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Anachronistic facies and carbon isotopes during the end-Permian biocrisis : Evidence from the mid-Tethys (Kisejin, Iran)

  • Mahdi Maaleki-Moghadam
  • Behrouz Rafiei
  • Sylvain Richoz
  • Adam D. Woods
  • Leopold Krystyn
Publishing year: 2019-02-15
Language: English
Pages: 364-383
Publication/Series: Palaeogeography, Palaeoclimatology, Palaeoecology
Volume: 516
Document type: Journal article
Publisher: Elsevier

Abstract english

Late Permian mass extinction (LPME) research has focused primarily on Tethyan sections because it is believed that these successions are more complete than those from other localities, and provide a more comprehensive record of the largest, most devastating extinction event in Earth history. The Kisejin section, a previously undocumented mid-Tethyan, Upper Permian-Lower Triassic succession located in the Central-Iran Plate. The Kisejin section contains a continuous Permian-Triassic sequence with only small breaks in sedimentation and was examined in order to determine sedimentologic, biostratigraphic, and carbon isotopic trends across the Permian-Triassic transition. Abnormal (anachronistic) carbonates developed in the study area following the LPME, and include microbialites, edgewise conglomerates, sparitic microspheres, and microbially-coated grains; microbialites occur as thrombolites, stromatolites, and as agglutinated forms. Renalcis-type calcimicrobes are documented for the first time from Permian-Triassic boundary microbialites (PTBMs) of Iran. Coated grains fall into two groups, and include pre-PTBM ooids, which are dense and cloudy, and possibly microbial in origin, and post-PTBM cortoids with destructive and constructive micrite envelopes. Latest Permian conodonts (H. praeparvus, M. ultima), coupled with carbon isotopic values, place the Permian-Triassic boundary within the lowermost thrombolite unit, about 2.1 m above the boundary between the Nessen Formation and the Elika Formation, and indicate that microbialite growth began during the latest Permian. Our study of this previously unknown section shows that, unlike other well-known PTB sections from Iran, the microbialite pattern is complicated, and is more similar to PTBM successions from Turkey. In addition, we note a similarity between the unusual facies of the Kisejin section and those of eastern Tethyan sections from China (i.e. sparry microspheres and Renalcis-type calcimicrobes); these unusual facies have not been previously reported from other well-known Iranian sections, including Julfa and Abadeh, which are thick and have been extensively studied.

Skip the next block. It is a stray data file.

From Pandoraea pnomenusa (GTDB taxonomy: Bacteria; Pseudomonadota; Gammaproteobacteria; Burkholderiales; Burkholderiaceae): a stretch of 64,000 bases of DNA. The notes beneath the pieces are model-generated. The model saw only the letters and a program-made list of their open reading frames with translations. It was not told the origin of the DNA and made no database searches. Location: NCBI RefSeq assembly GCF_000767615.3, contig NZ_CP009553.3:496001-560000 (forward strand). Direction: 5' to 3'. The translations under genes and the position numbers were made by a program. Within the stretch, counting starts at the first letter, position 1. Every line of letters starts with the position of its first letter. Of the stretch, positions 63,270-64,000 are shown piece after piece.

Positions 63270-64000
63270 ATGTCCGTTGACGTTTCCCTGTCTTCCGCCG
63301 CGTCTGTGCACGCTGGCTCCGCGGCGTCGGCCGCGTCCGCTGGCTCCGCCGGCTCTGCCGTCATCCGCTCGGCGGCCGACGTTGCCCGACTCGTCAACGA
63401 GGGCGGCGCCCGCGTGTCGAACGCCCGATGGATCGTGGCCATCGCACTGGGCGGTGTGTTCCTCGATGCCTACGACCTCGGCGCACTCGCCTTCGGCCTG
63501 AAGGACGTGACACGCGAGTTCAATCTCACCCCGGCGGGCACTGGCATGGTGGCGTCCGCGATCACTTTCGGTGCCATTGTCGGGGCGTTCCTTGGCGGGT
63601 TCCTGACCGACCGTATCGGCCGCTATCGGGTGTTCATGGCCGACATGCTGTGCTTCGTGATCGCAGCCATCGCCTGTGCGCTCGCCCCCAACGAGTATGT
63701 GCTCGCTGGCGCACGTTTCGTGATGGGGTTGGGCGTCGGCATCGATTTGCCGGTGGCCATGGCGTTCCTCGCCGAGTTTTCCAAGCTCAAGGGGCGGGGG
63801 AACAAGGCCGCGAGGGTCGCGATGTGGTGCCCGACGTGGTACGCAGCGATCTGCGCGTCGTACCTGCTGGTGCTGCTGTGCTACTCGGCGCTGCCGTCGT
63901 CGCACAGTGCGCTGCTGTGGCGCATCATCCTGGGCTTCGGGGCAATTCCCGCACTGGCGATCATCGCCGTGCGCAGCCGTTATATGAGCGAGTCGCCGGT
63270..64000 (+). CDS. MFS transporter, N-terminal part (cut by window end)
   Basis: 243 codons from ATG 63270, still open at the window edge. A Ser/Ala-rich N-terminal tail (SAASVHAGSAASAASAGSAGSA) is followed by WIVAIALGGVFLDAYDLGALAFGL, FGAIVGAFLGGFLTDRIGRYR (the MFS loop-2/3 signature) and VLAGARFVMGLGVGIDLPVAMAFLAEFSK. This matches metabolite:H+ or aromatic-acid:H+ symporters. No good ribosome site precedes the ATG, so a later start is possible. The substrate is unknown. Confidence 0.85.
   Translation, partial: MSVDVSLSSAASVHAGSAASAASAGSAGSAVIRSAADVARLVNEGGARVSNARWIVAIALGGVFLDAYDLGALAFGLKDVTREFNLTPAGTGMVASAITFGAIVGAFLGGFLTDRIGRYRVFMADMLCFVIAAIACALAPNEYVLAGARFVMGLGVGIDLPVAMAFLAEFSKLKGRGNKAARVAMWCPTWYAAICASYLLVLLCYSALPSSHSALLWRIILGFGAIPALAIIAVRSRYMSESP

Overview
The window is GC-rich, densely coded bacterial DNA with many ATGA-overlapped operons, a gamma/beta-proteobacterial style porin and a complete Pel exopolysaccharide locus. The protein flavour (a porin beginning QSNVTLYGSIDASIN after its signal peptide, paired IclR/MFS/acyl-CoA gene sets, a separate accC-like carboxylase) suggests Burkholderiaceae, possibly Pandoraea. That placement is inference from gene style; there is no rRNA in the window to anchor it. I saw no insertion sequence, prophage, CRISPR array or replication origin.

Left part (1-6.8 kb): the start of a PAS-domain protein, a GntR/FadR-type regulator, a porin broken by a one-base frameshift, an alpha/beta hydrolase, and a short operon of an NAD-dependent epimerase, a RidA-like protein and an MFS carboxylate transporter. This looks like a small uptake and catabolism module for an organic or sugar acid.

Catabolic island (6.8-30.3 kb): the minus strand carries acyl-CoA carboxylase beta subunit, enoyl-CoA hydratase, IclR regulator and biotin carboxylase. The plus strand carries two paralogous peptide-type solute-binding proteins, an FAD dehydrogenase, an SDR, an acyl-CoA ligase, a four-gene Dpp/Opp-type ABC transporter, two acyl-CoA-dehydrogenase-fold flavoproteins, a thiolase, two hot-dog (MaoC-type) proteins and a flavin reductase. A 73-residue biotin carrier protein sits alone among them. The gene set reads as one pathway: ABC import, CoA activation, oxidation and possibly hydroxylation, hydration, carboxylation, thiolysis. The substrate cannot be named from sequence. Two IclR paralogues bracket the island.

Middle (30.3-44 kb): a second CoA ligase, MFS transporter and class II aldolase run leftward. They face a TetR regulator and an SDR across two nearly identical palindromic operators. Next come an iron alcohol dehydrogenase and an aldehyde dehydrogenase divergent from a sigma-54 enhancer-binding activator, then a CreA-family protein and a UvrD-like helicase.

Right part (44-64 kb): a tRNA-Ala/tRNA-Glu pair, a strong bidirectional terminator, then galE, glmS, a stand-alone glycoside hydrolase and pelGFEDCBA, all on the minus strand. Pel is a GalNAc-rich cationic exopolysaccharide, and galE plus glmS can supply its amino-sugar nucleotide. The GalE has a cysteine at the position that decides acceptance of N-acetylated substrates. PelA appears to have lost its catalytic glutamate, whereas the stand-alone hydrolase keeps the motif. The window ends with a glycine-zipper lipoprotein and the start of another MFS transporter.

• Calcimicrobes
  • Coated grains
  • Conodonts
  • Mass extinction
  • Microbialites
  • Permian-Triassic boundary


  • ISSN: 0031-0182
Sylvain Richoz
E-mail: sylvain [dot] richoz [at] geol [dot] lu [dot] se

Senior lecturer

Lithosphere and Biosphere Science

+46 46 222 78 89

Sölvegatan 12, Lund